The Mental Health Divide, Part One

The Mental Health Divide

-Alice M. Adams, RN
Atlanta, Georgia


(Disclosure: I have worked fulltime for 20 years and now part time in a clinical psychological practice. As a nurse and patient advocate interfacing with physicians, nurse case managers and attorneys, dealing with insurance reimbursement was once 5% of one day a week; now it is closer to 20% of every day. Personal experience flavors objectivity in all of us.)


During the past month, the news has made the public aware of what mental health professionals have long been aware: the diagnosis of mental disorders is inexact, and treatment often proceeds without a known etiology.  In the real world of patient care, clinicians measure success in terms of empirical progress; has my patient improved, plateaued, or worsened? The answer is derived by objective observation and the patient’s self-reporting. But even objective observation contains an element of subjectivity, accounting for the diagnostic variability among clinicians examining the same patient.

Insurance and Pharmaceutical Influences in Diagnosis

The International Classification of Diseases’ (ICD) diagnostic codes govern the reimbursement of all care. Insurance companies require ICD-9 (and 10) codes from the DSM-IV-TR before they will authorize the evaluation or treatment of any mental disorder.  Psychologists and psychiatrists must choose a code that most closely matches the symptoms. A depressive episode is coded and further refined by duration, intensity of symptoms, single episode vs recurrent, and weighed against alternative diagnoses. The accuracy of diagnosis is largely dependent upon honest and complete disclosure from the patient.

But diagnoses fall in and out of favor; in favor they are overly utilized and can result in excessive labeling. Such labels facilitate insurance reimbursement and garner the attention of pharmaceutical companies. Recall when Ritalin was the only drug for ADHD replete with side effects and adverse reactions. Pharmaceutical companies took notice and funded extensive studies and trials that resulted in more targeted drug regimens. More funding and medication options in turn resulted in more ADHD diagnoses. And so on.

The DSM-IV-TR vs the DSM-V

Since its inception in 1952 and throughout its revisions, the accuracy and validity of the Diagnostic Statistical Manual (DSM) for classification of psychological symptoms has been challenged. Dr. Allen J. Frances, Professor Emeritus at Duke University, chaired the DSM-IV-TR task force (year 2000 Text Revision) and publicly objects to the impending release of the DSM-V.

An active blogger for the Huffington Post, he urges clinicians to ignore it’s changes altogether, asserting that the new version is vaguer than ever and will lead to labeling healthy individuals with its lowered threshold for criteria. In one of his blogs he states that the DSM-V is “offering its untested new diagnoses that will mislabel millions of the worried well as mentally ill”.[1] Parents of autistic children have the opposite concern, that their child will no longer fit in that diagnostic category and be denied access to medication and therapy.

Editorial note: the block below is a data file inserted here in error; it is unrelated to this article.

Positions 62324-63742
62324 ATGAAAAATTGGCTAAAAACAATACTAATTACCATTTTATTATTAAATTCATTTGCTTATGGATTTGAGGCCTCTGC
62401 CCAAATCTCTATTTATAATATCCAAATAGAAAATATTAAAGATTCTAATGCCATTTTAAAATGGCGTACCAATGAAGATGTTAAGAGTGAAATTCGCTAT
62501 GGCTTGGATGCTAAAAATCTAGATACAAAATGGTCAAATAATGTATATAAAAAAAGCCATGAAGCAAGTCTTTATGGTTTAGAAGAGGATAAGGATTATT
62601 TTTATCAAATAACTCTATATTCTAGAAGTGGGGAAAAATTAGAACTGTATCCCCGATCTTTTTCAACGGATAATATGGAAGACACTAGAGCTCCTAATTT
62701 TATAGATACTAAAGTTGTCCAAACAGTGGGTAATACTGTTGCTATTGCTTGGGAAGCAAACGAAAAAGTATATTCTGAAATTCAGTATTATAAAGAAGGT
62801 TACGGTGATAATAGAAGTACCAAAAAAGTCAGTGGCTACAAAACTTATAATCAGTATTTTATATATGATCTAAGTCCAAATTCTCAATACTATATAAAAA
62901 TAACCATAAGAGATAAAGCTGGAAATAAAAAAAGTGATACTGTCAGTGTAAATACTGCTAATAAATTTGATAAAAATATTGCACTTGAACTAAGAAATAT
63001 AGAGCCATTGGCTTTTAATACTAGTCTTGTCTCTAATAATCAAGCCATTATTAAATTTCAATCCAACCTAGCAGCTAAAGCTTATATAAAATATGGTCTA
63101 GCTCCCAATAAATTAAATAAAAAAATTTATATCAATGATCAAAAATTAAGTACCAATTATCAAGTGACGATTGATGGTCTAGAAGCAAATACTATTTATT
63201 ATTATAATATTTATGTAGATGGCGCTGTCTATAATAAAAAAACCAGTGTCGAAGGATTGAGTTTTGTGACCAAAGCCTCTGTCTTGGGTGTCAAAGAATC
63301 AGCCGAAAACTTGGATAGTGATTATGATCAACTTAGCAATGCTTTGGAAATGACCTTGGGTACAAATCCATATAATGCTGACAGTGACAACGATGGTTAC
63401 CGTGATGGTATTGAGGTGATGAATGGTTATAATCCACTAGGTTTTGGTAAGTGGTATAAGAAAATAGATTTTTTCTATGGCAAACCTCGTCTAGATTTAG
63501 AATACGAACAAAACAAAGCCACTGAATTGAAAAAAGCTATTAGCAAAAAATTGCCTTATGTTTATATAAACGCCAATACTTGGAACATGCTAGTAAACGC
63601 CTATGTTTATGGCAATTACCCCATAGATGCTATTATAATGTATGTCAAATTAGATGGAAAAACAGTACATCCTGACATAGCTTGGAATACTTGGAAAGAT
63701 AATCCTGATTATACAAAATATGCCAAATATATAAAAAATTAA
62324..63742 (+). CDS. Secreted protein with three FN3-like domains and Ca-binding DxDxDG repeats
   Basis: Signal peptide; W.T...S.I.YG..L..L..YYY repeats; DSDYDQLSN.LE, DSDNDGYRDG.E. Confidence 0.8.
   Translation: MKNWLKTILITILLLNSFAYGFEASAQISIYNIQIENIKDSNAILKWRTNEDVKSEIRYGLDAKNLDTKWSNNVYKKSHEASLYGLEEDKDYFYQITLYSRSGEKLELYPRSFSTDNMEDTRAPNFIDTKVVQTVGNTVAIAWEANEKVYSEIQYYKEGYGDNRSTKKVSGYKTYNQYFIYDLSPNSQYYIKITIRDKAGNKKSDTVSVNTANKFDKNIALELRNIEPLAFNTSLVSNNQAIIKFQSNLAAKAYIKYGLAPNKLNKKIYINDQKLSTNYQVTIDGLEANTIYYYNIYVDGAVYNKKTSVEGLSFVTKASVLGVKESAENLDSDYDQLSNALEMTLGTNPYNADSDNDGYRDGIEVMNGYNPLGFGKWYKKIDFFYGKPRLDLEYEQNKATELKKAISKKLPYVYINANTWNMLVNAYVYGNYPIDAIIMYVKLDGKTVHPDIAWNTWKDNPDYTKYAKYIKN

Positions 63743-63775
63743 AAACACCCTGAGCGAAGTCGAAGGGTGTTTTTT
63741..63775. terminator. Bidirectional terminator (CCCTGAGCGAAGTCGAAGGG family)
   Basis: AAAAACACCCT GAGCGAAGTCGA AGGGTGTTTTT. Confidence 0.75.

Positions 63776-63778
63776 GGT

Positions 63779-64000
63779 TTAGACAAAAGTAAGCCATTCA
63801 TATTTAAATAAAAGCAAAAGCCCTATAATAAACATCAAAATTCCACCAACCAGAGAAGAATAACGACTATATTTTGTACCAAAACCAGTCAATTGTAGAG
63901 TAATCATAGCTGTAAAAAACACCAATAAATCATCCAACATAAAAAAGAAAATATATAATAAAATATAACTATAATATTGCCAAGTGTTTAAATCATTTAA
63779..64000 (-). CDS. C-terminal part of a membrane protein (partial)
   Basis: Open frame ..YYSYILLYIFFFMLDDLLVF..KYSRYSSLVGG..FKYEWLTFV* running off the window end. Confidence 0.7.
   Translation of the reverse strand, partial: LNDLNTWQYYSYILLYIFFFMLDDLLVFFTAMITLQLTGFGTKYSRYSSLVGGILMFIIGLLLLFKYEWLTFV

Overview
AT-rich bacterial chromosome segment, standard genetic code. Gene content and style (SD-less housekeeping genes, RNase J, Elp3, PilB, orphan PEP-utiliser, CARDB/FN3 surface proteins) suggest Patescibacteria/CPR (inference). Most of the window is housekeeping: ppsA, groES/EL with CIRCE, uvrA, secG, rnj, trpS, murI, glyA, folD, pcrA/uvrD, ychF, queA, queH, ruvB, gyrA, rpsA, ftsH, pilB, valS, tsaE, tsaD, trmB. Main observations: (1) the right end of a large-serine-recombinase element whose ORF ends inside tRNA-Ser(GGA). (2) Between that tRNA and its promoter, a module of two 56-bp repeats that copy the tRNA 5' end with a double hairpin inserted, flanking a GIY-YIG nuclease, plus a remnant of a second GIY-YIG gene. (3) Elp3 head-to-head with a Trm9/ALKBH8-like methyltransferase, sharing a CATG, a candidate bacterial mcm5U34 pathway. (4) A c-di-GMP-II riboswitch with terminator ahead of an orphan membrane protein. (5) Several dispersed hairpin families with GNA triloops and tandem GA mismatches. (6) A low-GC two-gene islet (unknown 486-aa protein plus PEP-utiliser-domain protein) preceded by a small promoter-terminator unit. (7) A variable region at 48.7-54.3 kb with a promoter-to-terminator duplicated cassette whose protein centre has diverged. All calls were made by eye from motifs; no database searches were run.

Frances states that the DSM-V offers no leeway in differentiating, for instance, alcohol addiction vs dependence vs social use. The manual’s authors counter that early recognition will result in early intervention, but many practicing clinicians fear that the endpoint will be over-diagnosis that that misidentifies normal variations in behavior.

The National Institute of Mental Health (NIMH)

On July 3, 1946, President Harry Truman signed the National Mental Health Act, which called for the establishment of a National Institute of Mental Health (NIMH). The process of diagnosing without etiology is the fundamental distinction between the DSM’s function and the conceptual model now proposed by the National Institute of Mental Health.

NIMH rejects all DSM versions and is devoting its considerable financial and scientific resources to the premise that all psychological conditions are biologic or chemical in nature, originating in specific regions of the brain, and thus amenable to medical intervention.  The stakes are significant – for insurance reimbursement, financial grants for research, pharmaceutical financing, and one hopes, the well-being of patients.

Citing the difficulty in properly diagnosing mental health disorders when forced to choose an ICD code, in 2008 NIMH implemented its Strategic Plan, a diagnostic process using Research Domain Criteria (RDoc).

This plan utilizes a matrix of Constructs (rows) that are grouped into five Domains of Functioning, and seven classes of Variables (columns) with an eighth column for paradigms. The goal is to classify mental disorders along a continuum of biologic and genetic markers, neurological circuitry and specific regions of the brain. The attempt is not to diagnose a mental disorder by looking at the overall patient presentation, but to find one symptom that is present across a variety of disorders, eventually pinpointing the physical location of the symptom. This intersection would identify the origins of disease, and science (psychopharmacology) would intervene to avert mental disorder. This theory ignores the empirical research on the greater efficacy of “talking therapies” either alone or in combination with psychopharmacology, and even NIMH agrees that this lengthy research offers no immediate relief to patients.